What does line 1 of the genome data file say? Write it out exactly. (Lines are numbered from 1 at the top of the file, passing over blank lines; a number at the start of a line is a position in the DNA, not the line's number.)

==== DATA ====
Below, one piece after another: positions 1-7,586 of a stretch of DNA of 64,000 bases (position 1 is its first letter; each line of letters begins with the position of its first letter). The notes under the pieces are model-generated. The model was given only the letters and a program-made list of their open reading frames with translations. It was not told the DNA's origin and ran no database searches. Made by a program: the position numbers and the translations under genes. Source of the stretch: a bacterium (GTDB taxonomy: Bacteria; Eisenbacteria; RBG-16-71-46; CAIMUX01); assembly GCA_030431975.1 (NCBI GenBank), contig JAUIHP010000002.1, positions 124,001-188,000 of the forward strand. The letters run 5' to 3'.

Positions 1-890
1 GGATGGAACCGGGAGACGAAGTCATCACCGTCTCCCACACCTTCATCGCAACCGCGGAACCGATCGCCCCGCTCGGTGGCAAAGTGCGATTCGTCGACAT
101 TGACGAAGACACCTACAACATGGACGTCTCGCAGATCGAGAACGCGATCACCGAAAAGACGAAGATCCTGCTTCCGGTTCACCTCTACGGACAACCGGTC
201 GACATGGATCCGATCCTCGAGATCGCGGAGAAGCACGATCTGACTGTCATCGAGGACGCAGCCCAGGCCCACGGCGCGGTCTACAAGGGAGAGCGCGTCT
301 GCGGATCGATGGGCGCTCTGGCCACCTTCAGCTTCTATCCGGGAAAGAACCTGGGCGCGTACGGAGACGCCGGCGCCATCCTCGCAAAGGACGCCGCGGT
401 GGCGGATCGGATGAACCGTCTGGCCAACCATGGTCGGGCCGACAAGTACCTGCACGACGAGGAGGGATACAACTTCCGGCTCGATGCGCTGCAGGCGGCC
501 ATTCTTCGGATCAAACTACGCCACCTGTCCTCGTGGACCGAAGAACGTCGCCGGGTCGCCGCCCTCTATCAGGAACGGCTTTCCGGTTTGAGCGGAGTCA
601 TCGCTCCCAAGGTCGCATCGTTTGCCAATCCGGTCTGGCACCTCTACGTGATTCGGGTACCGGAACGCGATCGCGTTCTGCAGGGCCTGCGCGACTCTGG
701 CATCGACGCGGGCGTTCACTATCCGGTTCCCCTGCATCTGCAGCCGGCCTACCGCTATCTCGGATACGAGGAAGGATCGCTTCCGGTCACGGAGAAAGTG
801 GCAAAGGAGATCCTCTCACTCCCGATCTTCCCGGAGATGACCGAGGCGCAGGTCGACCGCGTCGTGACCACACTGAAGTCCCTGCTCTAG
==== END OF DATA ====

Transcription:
Below, one piece after another: positions 1-7,586 of a stretch of DNA of 64,000 bases (position 1 is its first letter; each line of letters begins with the position of its first letter). The notes under the pieces are model-generated. The model was given only the letters and a program-made list of their open reading frames with translations. It was not told the DNA's origin and ran no database searches. Made by a program: the position numbers and the translations under genes. Source of the stretch: a bacterium (GTDB taxonomy: Bacteria; Eisenbacteria; RBG-16-71-46; CAIMUX01); assembly GCA_030431975.1 (NCBI GenBank), contig JAUIHP010000002.1, positions 124,001-188,000 of the forward strand. The letters run 5' to 3'.